Organizations entrusted with the evaluation of press freedom need to evolve to keep pace with new technologies for disseminating information, such as cell phones and other mobile communication devices, as well as evaluate their methodologies to ensure their ratings systems are valid and useful.
Those are some of the findings of a study, “Evaluating the Evaluators; Media Freedom Indexes and What They Measure,” undertaken by the Center for International Media Assistance (CIMA) at the National Endowment for Democracy and the University of Pennsylvania’s Annenberg School for Communication. The report, written by former Washington Post reporter John Burgess in cooperation with the Annenberg School for Communication’s Center for Global Communication Studies (CGCS) and CIMA, is based on a collection of research on this subject conducted by Annenberg since 2007.
“All over the world, studies that rank countries by media freedom figure prominently in civil liberties debates, help determine levels of financial aid … and impact an array of foreign policy decisions and academic research,” Burgess wrote.
As use of these indexes expands, they draw increasing attention from academics who are trying to judge the quality of the underlying social science. “Precisely because these are such important institutions, it is desirable to try to shape a critical discourse about their work,” said Monroe E. Price, Director of CGCS at Annenberg.
The paper examines the practices of the “big three” evaluators – the International Research & Exchanges Board (IREX), Freedom House, and Reporters Without Borders. Its recommendations, which are applicable to governments and financial donors as well as the three organizations, include:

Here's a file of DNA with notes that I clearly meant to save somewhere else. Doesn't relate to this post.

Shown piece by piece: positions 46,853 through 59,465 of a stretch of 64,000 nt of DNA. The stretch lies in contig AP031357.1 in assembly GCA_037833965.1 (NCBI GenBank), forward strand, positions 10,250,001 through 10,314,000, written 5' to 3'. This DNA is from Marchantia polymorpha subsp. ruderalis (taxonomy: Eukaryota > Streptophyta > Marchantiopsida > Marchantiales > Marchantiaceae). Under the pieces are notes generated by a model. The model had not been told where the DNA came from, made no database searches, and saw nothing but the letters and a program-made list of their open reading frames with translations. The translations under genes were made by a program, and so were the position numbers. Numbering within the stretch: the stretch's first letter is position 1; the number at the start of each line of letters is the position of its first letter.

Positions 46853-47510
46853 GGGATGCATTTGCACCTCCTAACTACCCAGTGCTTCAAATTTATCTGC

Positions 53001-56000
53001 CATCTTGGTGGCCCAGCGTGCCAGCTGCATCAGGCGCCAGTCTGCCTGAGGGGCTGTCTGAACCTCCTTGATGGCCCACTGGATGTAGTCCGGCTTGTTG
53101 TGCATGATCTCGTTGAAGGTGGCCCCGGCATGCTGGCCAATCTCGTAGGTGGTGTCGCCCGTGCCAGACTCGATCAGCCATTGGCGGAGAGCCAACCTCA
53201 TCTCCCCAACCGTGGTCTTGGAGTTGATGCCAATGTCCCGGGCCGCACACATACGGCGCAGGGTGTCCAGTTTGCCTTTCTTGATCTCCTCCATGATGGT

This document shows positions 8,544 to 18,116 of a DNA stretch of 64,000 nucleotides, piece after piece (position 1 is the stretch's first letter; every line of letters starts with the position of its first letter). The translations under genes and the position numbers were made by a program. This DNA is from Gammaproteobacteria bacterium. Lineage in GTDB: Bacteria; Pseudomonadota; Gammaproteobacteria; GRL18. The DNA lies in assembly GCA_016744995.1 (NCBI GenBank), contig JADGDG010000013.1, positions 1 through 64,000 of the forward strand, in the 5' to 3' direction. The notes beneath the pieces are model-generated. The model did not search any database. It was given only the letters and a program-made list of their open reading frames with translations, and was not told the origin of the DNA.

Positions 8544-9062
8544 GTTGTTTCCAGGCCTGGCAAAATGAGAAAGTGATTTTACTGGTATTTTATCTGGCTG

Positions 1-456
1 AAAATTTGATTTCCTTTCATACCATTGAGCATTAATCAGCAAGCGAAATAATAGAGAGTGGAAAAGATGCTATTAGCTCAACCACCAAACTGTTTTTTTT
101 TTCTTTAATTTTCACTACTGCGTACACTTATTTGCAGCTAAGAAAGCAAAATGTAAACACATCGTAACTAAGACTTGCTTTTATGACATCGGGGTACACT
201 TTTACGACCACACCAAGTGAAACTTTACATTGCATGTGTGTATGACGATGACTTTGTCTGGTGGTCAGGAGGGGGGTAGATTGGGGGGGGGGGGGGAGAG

- Evaluators should continue to increase technical sophistication, validity of their data across time, and transparency of sourcing. Longitudinal data is valid only when questions are consistent.
- Organizations that fund the studies should ensure that financing is adequate. Freedom House, for example, has recently had to cut back on its evaluations due to a lack of funding.
- Governments should resist the temptation to dismiss studies and ranking of media freedom in their countries as outside interference and should consider the findings seriously when crafting media policies.
- Media aid practitioners should be careful when linking a country’s performance with a specific project.
- Evaluators should find ways to measure conditions of freedom with respect to the Internet, mobile phone texting, and other digital technologies. The report notes there are already 4.6 billion mobile phones in use; how is their application affecting press freedom?